It is a day meant for book lovers of all kinds and it’s free!!! The amount of authors is an embarrassment of riches. Plan on coming; you won’t regret it. The hours are from 10am-10pm with the doors opening at 9am. See you there!

Judy Blume: Still Speaking Out for Her Beliefs


I recently saw Judy Blume at ALA at a party for the “Two Judys.” It was not only Blume but Judith Viorst as well. The latter’s book, Alexander and the Horrible No Good Very Bad Day, will be coming to your local movie theater soon and, like Judy Blue, continues to write. In today’s The Guardian”  there is a very nice interview with Judy Blume which can be found here:

By the way, believe the accompanying photo, she looks THAT good. 🙂


Walter Dean Myers: The Loss of an Inspired Man

MYERS-obit-master675Walter Dean Myers, a giant both in physical stature and in the world of children’s and YA literature, died on Tuesday, July 1st. Myers created Monster and Fallen Angels, among so many other highly regarded books, will be remembered for good stories that told the truth about growing up. He told it at he saw it and held nothing back.

Some years ago Myers came to UVA for the Highlights Children’s Literature conference and I had the good fortune of spending the day with him. Together we hunted through antique stores in search of old photographs of black children. He had already published a book of poetry illustrated with beautiful sepia-toned photographs but he kept searching for more. Walter was such a pleasure that day. I worried about what I would talk about but that became a problem. Conversation flowed. I feel so lucky to have met the man – the man who has inspired so many teens with his wide variety of books. He will be sorely missed.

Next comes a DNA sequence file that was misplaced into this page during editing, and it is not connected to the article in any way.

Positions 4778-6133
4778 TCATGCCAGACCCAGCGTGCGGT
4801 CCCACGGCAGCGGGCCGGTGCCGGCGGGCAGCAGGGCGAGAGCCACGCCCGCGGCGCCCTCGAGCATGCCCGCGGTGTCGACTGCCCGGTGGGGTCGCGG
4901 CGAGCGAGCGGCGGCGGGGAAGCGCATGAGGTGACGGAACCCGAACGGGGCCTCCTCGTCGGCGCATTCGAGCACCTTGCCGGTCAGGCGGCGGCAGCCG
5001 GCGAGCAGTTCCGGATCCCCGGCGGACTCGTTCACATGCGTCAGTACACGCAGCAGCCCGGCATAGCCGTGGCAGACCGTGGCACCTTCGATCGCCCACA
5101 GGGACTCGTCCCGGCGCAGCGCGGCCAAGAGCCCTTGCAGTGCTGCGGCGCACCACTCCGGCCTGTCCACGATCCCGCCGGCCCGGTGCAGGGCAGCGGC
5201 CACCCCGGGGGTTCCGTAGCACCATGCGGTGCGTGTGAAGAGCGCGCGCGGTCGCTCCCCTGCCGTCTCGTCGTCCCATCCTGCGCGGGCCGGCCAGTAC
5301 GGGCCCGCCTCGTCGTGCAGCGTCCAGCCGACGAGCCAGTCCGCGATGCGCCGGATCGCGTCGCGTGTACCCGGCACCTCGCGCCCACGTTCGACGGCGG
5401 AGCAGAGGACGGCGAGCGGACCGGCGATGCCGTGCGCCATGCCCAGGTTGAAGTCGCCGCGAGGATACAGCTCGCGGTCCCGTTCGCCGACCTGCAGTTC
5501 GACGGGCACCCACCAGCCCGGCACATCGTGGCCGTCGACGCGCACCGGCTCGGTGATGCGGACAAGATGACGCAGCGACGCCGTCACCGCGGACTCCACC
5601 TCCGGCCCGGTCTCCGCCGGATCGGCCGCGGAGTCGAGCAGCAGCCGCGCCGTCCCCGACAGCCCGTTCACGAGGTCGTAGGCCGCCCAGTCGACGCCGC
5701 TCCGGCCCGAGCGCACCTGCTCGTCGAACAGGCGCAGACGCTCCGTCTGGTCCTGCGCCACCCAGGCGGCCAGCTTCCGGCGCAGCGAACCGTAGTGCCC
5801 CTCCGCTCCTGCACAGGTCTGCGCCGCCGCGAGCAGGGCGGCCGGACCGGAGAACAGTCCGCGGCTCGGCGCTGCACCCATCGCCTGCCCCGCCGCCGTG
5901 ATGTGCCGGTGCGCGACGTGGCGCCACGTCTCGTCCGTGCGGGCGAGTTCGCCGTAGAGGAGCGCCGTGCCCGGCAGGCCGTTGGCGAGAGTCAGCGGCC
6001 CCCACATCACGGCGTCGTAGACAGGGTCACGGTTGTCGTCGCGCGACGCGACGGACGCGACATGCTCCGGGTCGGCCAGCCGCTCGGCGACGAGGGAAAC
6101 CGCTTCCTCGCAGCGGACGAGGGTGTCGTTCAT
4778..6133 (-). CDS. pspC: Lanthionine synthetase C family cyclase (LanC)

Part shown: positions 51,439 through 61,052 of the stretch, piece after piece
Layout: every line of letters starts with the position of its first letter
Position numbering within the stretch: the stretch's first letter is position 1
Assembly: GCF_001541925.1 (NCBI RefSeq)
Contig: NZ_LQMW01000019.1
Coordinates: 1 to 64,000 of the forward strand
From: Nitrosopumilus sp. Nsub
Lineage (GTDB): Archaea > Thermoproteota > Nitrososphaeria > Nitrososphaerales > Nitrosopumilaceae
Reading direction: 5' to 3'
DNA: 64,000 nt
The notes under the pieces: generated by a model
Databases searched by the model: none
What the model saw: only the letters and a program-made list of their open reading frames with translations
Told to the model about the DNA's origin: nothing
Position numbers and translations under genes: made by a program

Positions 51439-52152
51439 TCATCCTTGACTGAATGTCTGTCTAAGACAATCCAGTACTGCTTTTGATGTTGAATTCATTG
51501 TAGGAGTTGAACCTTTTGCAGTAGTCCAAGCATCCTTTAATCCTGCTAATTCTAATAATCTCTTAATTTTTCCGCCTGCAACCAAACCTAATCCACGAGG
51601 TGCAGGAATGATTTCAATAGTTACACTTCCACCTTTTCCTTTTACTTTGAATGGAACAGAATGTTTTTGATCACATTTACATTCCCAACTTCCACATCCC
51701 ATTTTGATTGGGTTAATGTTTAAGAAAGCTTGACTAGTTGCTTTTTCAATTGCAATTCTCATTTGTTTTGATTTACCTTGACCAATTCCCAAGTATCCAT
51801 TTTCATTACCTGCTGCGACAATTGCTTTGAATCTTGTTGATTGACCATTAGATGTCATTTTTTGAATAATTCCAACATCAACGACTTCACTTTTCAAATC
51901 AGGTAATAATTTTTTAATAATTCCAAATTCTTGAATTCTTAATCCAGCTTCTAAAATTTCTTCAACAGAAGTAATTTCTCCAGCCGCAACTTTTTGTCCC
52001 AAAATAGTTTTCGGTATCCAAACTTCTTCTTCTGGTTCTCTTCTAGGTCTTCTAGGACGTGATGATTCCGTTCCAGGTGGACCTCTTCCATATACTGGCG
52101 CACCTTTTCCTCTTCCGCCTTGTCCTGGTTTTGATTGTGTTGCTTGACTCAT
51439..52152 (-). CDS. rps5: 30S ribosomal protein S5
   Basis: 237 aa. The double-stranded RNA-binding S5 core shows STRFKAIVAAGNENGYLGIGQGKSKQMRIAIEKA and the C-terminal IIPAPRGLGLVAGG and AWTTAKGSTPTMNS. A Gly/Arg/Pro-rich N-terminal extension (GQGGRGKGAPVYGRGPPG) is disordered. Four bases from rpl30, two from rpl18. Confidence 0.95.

Myers’ NY Times obituary can be found at:

Myers’ website is found at:


Pediatric Group to Recommend Reading Aloud to Children From Birth – New York Times

Here’s a link to a wonderful story in the New York Times today. The American Academy of Pediatrics has announced that they will recommend that all children are read aloud to from the time they are born. There are a heck of a lot of teachers out there that will be saying, “Amen!” when they see this.